If a nonexempt employee earning two different rates works overtime, you need to provide overtime pay. But, which rate do you calculate overtime based on? 

When paying an employee two or more different hourly rates, you need to calculate the employee’s weighted overtime

Under the weighted overtime calculation, find the employee’s hourly weighted average. You can then use their hourly weighted average to determine their hourly overtime rate and wages. 

Do you have to use the weighted overtime method? In many cases, you need to. But if you and the employee establish an agreement before they work overtime, you may be able to pay overtime based on the regular rate of the position in which the employee worked overtime. 

4. Do I need a policy?

If you want to pay an employee two different hourly rates, you need to evaluate the reasons for the pay difference. You want everything to be fair, after all.

According to Nathan Murphy, Co-founder and Owner of QuizBreaker:

Before paying an employee two or more hourly rates, consider the legal implications of a move like this. Make sure your different hourly rates fall into line with whatever the pay standard is. Considering your employees will likely have different responsibilities for each hourly rate, every type of work has to be evaluated to make sure you’re treating your workers fairly and paying them high enough with each rate.”

Put your evaluation method into writing through a policy.  Create a policy that covers the specifics, such as:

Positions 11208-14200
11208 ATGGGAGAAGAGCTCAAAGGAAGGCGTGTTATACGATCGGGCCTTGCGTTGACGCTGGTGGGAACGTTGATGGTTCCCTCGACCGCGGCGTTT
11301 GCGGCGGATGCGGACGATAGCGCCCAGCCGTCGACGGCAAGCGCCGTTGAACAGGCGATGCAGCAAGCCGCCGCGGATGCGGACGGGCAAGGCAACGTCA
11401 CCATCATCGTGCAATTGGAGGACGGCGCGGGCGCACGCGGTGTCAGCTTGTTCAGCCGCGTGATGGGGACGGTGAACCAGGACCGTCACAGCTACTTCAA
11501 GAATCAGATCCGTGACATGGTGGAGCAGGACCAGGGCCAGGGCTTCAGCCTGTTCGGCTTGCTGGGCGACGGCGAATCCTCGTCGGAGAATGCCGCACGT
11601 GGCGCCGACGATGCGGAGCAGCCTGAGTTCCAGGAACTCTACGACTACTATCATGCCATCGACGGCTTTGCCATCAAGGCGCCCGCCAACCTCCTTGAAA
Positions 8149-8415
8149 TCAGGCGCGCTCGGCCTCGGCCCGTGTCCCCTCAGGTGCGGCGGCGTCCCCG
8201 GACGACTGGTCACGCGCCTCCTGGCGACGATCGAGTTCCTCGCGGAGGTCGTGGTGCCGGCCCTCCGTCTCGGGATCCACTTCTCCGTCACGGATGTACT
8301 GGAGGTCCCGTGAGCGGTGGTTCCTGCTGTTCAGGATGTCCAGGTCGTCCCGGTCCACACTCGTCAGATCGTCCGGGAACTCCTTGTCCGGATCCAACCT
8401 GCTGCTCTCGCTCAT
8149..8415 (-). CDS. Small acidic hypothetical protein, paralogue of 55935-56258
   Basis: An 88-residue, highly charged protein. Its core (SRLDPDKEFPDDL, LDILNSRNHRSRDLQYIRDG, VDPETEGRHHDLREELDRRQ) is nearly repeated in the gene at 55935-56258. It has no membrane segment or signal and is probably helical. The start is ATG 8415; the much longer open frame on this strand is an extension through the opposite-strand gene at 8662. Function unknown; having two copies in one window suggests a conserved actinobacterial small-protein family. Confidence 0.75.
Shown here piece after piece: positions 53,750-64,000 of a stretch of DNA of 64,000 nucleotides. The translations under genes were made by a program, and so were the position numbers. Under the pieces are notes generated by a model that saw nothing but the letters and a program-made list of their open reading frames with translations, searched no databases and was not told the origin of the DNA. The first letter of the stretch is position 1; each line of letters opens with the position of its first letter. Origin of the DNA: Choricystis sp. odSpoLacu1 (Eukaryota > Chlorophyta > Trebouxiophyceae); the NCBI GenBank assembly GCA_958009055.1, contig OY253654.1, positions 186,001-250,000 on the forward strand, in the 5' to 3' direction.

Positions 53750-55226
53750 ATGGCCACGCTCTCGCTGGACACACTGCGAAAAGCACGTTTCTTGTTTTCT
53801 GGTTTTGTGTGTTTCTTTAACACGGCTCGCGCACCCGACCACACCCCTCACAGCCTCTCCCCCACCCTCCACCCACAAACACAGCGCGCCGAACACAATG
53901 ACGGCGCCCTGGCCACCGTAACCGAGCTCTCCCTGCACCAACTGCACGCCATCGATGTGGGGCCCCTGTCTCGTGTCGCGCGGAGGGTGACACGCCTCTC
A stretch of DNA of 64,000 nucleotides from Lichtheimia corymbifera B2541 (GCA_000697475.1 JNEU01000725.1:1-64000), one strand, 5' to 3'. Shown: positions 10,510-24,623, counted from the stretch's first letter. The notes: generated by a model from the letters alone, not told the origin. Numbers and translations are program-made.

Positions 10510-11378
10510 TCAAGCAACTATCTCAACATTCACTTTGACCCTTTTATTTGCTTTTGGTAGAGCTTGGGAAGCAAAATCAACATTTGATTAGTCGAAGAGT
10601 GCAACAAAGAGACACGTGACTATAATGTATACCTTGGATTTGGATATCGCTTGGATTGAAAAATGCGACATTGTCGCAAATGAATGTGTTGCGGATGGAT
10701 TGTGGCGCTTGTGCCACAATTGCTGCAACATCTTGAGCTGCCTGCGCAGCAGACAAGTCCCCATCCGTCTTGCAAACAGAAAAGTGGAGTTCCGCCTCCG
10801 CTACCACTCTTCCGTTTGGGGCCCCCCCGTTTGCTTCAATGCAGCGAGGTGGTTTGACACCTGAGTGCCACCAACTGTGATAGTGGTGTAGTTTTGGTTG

• Whether employees are eligible for different pay rates
  • How shift differentials work
  • How hazard pay works
  • Whether employees can take on a second job at your business
  • How overtime works for employees with more than one hourly rate

In addition to a policy that goes over general information, you should also give employees detailed documents showing their different pay rates. That way, the employee knows what rate they receive for performing their work. 

5. How do I run payroll for employees with multiple rates?

Manually keeping track of hours an employee works can be especially difficult when they receive two or more different rates. Keep detailed records that show how many hours the employee works in each job, their pay rate, and any overtime hours they work. 

Use payroll software if you want to avoid manual calculations. Simply enter the hours the employee works for each rate, check your numbers, and run payroll. 

Patriot’s payroll makes it easy to manage an employee with multiple pay rates. You can add up to five pay rates for each hourly employee. And, you can say goodbye to calculating that pesky weighted overtime on your own—our software has you covered. Try it for free today!  

This is not intended as legal advice; for more information, please click here.

Stay up to date on the latest payroll tips and training

You may also be interested in:

Most popular blog categories